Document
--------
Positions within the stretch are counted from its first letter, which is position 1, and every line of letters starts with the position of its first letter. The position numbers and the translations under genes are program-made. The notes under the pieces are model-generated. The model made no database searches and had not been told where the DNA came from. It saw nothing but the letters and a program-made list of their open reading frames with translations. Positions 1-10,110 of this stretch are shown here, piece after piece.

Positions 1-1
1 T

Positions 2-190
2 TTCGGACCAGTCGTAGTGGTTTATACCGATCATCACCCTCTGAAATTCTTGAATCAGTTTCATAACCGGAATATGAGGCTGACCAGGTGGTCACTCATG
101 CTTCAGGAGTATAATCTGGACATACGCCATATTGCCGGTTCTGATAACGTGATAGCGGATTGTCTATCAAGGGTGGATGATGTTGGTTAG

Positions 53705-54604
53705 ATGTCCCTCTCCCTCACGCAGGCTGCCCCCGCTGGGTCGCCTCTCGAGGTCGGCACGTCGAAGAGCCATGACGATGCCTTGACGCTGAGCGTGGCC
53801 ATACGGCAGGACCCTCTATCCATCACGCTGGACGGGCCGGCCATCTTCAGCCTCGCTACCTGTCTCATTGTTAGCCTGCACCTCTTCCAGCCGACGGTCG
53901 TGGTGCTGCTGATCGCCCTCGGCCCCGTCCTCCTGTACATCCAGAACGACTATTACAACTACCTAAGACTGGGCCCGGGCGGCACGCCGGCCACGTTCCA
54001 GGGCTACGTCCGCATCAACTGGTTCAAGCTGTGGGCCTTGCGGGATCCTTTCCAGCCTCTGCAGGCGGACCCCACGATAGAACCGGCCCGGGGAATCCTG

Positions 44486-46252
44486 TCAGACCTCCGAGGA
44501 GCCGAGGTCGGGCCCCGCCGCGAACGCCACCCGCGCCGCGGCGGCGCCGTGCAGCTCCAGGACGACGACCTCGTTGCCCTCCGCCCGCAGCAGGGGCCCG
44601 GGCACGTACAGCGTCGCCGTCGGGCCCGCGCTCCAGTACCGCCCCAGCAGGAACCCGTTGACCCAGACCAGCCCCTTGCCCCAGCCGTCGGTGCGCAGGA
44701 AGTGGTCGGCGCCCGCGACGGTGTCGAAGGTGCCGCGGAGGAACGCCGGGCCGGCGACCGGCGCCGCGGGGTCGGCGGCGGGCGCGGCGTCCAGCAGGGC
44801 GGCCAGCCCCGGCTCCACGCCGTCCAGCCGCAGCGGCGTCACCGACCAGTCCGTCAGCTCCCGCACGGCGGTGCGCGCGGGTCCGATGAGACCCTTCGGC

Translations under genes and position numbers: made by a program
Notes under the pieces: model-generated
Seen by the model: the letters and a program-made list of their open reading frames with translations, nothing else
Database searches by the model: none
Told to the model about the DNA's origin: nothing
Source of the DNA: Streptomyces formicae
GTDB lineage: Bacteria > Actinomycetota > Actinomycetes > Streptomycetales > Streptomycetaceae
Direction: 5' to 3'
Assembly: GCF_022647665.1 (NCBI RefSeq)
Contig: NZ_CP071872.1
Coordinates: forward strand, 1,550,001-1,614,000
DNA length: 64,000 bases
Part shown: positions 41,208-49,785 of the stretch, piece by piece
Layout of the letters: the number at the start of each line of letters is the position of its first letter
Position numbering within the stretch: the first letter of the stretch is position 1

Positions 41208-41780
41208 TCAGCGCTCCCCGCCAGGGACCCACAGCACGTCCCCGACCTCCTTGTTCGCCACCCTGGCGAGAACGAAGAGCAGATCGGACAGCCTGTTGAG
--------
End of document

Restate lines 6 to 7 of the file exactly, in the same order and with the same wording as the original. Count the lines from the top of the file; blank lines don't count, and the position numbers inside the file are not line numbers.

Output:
101 CTTCAGGAGTATAATCTGGACATACGCCATATTGCCGGTTCTGATAACGTGATAGCGGATTGTCTATCAAGGGTGGATGATGTTGGTTAG

Positions 53705-54604